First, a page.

George Yionoulis was just beginning fourth grade at a public school in Raleigh, N.C., when his parents sat down with his teacher to talk about goals for the year ahead.

In past years, George’s classmates sometimes hadn’t understood him because he acted differently, taking words too literally or becoming overly frustrated by small things.

His teacher wondered if George might want to make a presentation to the class to explain his autism, a neurological condition characterized by challenges with social interaction, verbal and non-verbal communication and other areas.

“We were like, ‘Oooooh, a video,’ ” said his mother, Lisa Jolley, adding that he adores making videos and music.

The result is a captivating, charming, true-life explainer of what it’s like for a 9-year-old to live with autism. While it was made for George’s class, it’s been watched tens of thousands of times since it was posted on YouTube in late November, and has made him a bit of an Internet star.

“I believe it’s pretty awesome,” George said in an interview. “It makes me feel so, so encouraged. I’ve been dreaming about this thing my whole life.”

Jolley also posted George’s video on Facebook, and it has been shared broadly online, eliciting many supportive comments.

In the video, George talks about how he loves Harry Potter, Minecraft and tacos. And how his DJ name is Geo Yio and that he’ll bust out a dance move any time, any place. Then he mixes some techno beats and announces: “And…wait for it…I have this thing called autism.”

He talks about why it’s hard for him at times to focus on a conversation, a lesson in class or sometimes a game he’s playing. It’s often hard to stand still in line.

“I can hear and see a lot of things and sounds all at the same time,” he says in the video, “which sometimes makes it hard to focus on one sound or thought.”

His mother said that he has gone to the same school since kindergarten and has friends in his grade. Some of the girls dote on him, she said, reminding him to get in line at the right time or to grab his lunch. But George has a big personality, she said, and it’s been harder to connect with the boys.

While Jolley said she has always found the school to be inclusive, kids tend to be afraid of things that are different or they don’t understand.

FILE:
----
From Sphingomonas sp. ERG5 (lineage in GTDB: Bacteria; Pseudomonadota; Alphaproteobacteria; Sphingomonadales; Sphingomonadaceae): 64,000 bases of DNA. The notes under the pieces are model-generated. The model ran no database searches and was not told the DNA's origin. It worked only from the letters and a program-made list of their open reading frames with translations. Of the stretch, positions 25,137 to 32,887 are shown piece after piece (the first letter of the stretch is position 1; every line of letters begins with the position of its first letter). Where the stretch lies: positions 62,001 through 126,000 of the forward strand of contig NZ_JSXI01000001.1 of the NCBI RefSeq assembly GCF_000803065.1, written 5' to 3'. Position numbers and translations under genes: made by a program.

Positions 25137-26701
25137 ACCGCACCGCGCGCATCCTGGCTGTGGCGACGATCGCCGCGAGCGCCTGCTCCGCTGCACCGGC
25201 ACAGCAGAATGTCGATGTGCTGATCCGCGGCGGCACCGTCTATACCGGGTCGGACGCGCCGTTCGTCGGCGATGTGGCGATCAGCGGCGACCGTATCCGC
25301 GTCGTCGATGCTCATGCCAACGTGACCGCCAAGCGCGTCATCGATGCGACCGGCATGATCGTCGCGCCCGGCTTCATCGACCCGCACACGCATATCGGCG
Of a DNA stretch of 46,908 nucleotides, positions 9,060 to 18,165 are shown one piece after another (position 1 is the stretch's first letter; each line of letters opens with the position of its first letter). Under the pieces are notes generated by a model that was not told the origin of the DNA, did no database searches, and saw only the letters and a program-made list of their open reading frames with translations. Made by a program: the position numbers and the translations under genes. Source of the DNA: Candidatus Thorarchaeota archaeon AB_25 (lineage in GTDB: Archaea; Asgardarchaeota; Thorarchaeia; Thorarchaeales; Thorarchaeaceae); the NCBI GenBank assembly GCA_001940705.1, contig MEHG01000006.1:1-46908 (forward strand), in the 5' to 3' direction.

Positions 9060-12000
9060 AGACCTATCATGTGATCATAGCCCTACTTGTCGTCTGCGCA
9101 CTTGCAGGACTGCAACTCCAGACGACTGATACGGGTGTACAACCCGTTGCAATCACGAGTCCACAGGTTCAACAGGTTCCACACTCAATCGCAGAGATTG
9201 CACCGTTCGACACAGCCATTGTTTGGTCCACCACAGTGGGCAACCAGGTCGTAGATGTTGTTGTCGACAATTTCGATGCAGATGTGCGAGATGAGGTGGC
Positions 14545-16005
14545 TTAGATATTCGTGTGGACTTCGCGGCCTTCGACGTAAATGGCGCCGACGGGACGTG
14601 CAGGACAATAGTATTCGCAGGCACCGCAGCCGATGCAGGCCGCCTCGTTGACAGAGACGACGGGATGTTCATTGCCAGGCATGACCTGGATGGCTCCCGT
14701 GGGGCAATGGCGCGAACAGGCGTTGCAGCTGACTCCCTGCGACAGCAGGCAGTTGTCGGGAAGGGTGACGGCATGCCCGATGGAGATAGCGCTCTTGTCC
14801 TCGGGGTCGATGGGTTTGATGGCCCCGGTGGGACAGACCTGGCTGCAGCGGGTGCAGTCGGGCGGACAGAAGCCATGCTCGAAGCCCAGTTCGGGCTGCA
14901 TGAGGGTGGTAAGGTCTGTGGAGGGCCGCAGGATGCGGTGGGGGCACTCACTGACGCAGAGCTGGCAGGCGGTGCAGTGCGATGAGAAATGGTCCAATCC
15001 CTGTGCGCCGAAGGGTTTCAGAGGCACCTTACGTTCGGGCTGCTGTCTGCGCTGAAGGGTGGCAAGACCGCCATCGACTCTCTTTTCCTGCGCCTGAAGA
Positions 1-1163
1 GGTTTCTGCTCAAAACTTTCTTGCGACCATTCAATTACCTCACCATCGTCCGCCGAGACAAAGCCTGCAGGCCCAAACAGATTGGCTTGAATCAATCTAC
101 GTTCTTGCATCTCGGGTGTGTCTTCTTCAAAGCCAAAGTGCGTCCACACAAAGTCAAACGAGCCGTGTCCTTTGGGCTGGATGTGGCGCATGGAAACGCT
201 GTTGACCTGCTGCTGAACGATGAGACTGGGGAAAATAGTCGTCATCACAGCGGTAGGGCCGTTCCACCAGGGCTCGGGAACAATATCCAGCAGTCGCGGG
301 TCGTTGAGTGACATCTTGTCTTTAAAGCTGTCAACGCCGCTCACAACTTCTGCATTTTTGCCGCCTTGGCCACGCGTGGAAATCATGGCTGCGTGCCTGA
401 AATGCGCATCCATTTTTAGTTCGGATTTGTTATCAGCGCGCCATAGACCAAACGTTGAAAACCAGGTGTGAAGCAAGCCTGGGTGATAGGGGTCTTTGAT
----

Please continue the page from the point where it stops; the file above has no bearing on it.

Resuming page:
“As he gets older, his peers get older, and they notice more things and are more quick to judge or laugh,” she said. “They could think, ‘He’s different, I will go away, I will avoid him.’ We wanted to head that off at the pass.”

“We worked on the video for a few weeks,” Jolley explained. “We used footage from years ago and a few weeks ago. We wanted to show how far George has come.”

George was diagnosed with autism when he was 2, and didn’t talk until he was almost 3. Steps such as talking, getting dressed on his own and learning how to stay on task were big celebrations.

“Something a typical person inherently knows how to do, he learns how to do,” Yionoulis said. “We don’t take anything for granted.”

With help from parents, George wrote the video’s script, describing some of the challenges of living with autism such as difficulty with eye contact and trouble interpreting some language.

“I also tend to take what people say literally. That means if you say ‘take a seat,’ you might find one less chair in your classroom,” George jokes in the video.

George presented the video to his class in early October and took questions from his classmates afterward.

“One of the kids asked him, ‘So you’re saying even if you’re playing by yourself, you’d be okay if we asked you to play?’ ” his father recalled. Another classmate liked that George in the video invites kids to come up and ask him anything about his autism or his life. “No, seriously, it’s OK, just come ask me about it,” he tells them.

George’s mother said making the video allowed him to communicate exactly what he wanted to say, in the way he wanted to say it.

“He can get all his words in one place and say what he wants to say,” Jolley said. “If he were to have to say all this stuff without the video, I’m not sure he’d be able to get it all out. It’s a perfect medium for him.”

Reporter Allison Klein contributed to this report.

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